Indian disinformation operations via cyber-meddling did not stop after EU Disinfo Lab’s groundbreaking revelations and comprehensive evidence. In fact, New Delhi began to manifest and display them rather exponentially. For instance, during Tehreek-e-Labbaik Pakistan’s protests in Lahore, in April 2021, propaganda hashtags like #CivilWarinPak and other controversial Twitter trends started to capture attention. For days and several hours, such trends remained as few top regional trends and painted a desperate picture of political turmoil inside Pakistan. After the fog of affairs had settled and troublesome trends were analysed, it was disclosed that 61% of the total hashtags tweeted were originating from India. Several Indian based, fake Twitter accounts engaged in Coordinated Inauthentic Behavior (CIB) produced 84,000 tweets, retweets and replies using this particular hashtag. Moreover, seven out of ten cities where this hashtag was trending were also Indian cities such as – New Delhi, Mumbai, Bangalore, Hyderabad, Lucknow, Pune and Jaipur.
All these endeavours, however unsuccessful, reflected enormous lengths that India went to portray a negative image of Pakistan and incite sectarian violence in an already sensitive equation that Pakistan was then dealing with. Religious, ethnic, sectarian and political fault lines in the South Asian region can disturb the equilibrium of traditional and symmetric power in the blink of an eye. Romanticising asymmetrical means of operations like disinformation campaigns in order to test Pakistan’s nerves can throw an entire continent inhabited by billions into a state of existential disruption. One wrong move or misadventure can potentially shove aside the established principle of deterrence from the table. How is India comfortable with such high stakes is a mystery yet unresolved.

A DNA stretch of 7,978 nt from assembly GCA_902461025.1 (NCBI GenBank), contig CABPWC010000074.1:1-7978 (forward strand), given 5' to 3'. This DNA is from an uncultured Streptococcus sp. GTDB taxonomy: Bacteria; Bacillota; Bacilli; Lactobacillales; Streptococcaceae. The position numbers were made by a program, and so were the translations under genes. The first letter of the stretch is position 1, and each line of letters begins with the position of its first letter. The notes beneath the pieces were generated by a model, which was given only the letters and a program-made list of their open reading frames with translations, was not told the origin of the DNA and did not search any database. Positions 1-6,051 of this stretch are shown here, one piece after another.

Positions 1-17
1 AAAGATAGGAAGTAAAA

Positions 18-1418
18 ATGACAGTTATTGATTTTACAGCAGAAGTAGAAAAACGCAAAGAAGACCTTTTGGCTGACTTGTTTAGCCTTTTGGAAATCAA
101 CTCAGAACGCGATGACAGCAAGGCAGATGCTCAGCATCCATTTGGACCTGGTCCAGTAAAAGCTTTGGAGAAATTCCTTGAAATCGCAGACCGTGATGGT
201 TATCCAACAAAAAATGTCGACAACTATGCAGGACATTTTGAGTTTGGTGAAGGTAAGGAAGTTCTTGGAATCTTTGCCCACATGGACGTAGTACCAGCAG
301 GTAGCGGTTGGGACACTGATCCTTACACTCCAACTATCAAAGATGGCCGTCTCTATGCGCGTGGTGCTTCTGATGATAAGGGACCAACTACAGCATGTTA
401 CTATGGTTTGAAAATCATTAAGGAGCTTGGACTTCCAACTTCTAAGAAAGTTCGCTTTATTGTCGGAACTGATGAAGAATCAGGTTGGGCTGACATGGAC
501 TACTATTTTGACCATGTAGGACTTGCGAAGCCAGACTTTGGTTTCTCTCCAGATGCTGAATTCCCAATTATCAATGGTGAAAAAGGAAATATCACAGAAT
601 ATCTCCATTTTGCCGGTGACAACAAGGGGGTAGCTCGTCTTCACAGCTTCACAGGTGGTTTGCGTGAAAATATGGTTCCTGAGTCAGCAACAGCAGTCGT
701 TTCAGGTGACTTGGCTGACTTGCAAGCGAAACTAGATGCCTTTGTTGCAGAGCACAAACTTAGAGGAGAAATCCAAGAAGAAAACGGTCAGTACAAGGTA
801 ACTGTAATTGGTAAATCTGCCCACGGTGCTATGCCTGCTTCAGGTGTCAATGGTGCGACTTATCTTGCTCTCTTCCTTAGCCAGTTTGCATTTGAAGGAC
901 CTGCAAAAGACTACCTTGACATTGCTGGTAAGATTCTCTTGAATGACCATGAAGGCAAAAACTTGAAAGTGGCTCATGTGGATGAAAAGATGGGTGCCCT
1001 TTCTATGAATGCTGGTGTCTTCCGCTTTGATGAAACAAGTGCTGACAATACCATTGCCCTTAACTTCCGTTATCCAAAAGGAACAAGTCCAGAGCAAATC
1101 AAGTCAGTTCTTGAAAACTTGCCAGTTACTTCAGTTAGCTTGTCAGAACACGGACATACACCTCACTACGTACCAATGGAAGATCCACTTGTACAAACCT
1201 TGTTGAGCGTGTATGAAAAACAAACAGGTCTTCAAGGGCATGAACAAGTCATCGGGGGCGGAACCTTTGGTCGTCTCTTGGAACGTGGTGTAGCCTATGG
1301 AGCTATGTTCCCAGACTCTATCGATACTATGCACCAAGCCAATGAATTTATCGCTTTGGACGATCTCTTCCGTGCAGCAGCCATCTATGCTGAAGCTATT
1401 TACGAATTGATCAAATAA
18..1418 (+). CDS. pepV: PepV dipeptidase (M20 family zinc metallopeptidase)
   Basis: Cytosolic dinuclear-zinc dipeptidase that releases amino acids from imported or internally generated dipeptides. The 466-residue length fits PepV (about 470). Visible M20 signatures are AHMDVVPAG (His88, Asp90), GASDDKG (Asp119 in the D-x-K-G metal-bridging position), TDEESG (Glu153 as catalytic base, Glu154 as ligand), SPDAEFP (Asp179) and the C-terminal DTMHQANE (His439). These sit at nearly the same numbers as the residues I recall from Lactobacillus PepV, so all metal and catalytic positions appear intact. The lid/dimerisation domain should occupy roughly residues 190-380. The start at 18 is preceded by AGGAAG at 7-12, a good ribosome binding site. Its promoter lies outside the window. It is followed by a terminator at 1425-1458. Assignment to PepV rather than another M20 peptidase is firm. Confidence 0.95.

More recently, Indian Twitter again came up with another pandora box of an amalgamated disinformation campaign during the fall of Panjshir on September 6, 2021. Despite being fully aware of the sensitivity of events unfolding in Afghanistan and their domestic implications for Afghans and regional implications for the South Asian region, Indian mainstream and social media irresponsibly employed desperate tactics. India’s most viewed prime time news network, Republic TV, aired a snippet from the video game “Arma-3”, claiming it to be exclusive evidence of the Pakistan Air Force’s involvement during the Panjshir offence. Not only that, but a retired Indian army officer went a step ahead and shared a picture of Pakistani celebrities posing in military attire, for a movie sequence, as “truth about Pakistan army’s presence in Panjshir”.
Such incidents have become a routine in Indian media under premier Modi’s regime. Driven by his ambition to malign and diplomatically isolate Pakistan through any means necessary, they’ve started to compromise their own intellectual credibility and journalistic ideals. Meanwhile, Pakistan’s greatest concern is precarious but practical security consequences; that can mushroom from seemingly harmless and virtual campaigns. Although Pakistan is already dealing with subtle implications with respect to its standing in FATF and international community, it’s only a matter of time that the price of such adventures will exceed beyond collateral.